“I refuse to marry a man with the intellect of a boiled potato and the charisma of a dead rat,” she said of the Sultan of Ispahan’s son.

“That’s what you said about the Rajah of Pashastan,” her father said in exasperation.

“No, he was the toad with the manners of a baboon and the morals of a…of a Rajah,” she retorted.

“Well what about Prince Fabian of The Scented Isles?”

“Thick as a brick and wet as a Bank Holiday Monday.”

“King Hakkon the Nordling?”

“He tried to bribe me with a huge pile of gold he was going to steal from his people and call it ‘The Princess Tax’!”

The king threw up his hands in despair. “If that’s going to be your attitude and you refuse to make a marriage that will be advantageous for the kingdom, then you can take over the troll-trawling from your Aunt Jasmin whose eyesight is no longer up to it.”

“I would rather trawl for lice in the hair of a mountain troll than give myself to any of the royal pretenders you have found so far,” she said with dignity and went to prepare herself to descend into the dungeons where the mountain troll was kept.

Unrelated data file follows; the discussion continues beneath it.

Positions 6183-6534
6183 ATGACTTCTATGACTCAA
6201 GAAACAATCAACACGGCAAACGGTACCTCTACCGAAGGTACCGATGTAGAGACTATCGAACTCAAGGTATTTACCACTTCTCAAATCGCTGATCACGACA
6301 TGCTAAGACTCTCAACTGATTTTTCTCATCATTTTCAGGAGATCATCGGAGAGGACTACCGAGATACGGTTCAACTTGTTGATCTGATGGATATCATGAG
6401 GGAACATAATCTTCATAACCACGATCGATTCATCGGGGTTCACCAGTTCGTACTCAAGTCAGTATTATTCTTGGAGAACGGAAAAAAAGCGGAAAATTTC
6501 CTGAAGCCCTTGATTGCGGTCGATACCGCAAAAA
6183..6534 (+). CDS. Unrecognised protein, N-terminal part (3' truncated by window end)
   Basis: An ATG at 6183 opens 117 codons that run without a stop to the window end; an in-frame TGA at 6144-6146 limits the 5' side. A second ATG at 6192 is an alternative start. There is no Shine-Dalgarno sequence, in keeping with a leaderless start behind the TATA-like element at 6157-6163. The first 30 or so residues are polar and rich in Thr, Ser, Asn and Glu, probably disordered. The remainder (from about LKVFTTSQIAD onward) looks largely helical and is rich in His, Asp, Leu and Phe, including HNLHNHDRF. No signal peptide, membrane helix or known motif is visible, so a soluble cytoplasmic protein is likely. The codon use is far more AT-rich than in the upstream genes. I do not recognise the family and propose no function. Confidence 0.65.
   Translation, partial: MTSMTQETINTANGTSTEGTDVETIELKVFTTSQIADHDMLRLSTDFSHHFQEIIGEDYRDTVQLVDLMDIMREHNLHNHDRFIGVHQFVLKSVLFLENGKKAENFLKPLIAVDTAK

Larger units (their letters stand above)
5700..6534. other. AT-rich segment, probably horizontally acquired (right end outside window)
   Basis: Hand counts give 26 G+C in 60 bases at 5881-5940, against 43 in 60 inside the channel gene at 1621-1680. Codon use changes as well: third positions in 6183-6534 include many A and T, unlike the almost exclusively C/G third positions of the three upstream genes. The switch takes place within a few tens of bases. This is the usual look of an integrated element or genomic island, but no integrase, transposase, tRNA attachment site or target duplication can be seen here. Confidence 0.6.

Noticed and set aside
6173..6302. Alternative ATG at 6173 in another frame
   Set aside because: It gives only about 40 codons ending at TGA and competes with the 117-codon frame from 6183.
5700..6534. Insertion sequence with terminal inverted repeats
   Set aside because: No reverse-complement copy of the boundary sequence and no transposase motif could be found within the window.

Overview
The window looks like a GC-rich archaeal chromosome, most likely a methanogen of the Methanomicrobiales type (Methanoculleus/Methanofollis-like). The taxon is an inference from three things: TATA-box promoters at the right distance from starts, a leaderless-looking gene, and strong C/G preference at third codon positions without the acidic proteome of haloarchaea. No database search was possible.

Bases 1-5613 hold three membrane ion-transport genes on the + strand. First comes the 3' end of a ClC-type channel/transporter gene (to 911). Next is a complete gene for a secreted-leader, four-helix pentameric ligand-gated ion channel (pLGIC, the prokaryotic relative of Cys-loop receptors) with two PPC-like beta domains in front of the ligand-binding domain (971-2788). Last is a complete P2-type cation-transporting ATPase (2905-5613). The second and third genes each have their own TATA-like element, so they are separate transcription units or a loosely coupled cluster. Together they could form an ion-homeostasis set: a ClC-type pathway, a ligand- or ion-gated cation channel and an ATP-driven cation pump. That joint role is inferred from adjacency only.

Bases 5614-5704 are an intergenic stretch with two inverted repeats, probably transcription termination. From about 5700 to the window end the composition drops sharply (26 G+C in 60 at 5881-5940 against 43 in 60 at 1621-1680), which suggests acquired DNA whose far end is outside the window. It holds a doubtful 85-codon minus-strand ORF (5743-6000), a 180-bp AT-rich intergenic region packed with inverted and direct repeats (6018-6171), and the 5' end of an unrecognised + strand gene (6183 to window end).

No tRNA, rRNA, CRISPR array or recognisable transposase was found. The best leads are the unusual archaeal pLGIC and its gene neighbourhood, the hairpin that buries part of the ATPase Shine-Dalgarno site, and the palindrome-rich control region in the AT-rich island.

Any treasury with a captive mountain troll was assured of never running dry, as it is a well-known fact that the lice of mountain trolls are of solid gold, as long as they are removed from their host by the fingers of a princess. The lice-picker’s fingers don’t really have to belong to a princess, but the pretext has always been a good one for dealing with uppity female members of the royal family. Aunt Jasmin, for example, had, in her youth, smashed the skull of a prince with wandering hands using a millefiore paperweight.

After an initial (understandable) reluctance, the princess began to find her new occupation rather interesting. Each louse was unique and quite beautiful in its own golden way, and the glass jar where she placed them was filled with an ever changing pattern of light. In addition, the company of the troll was much more agreeable than that of the pretentious and vacuous princes and courtiers, the only company that had ever been allowed her.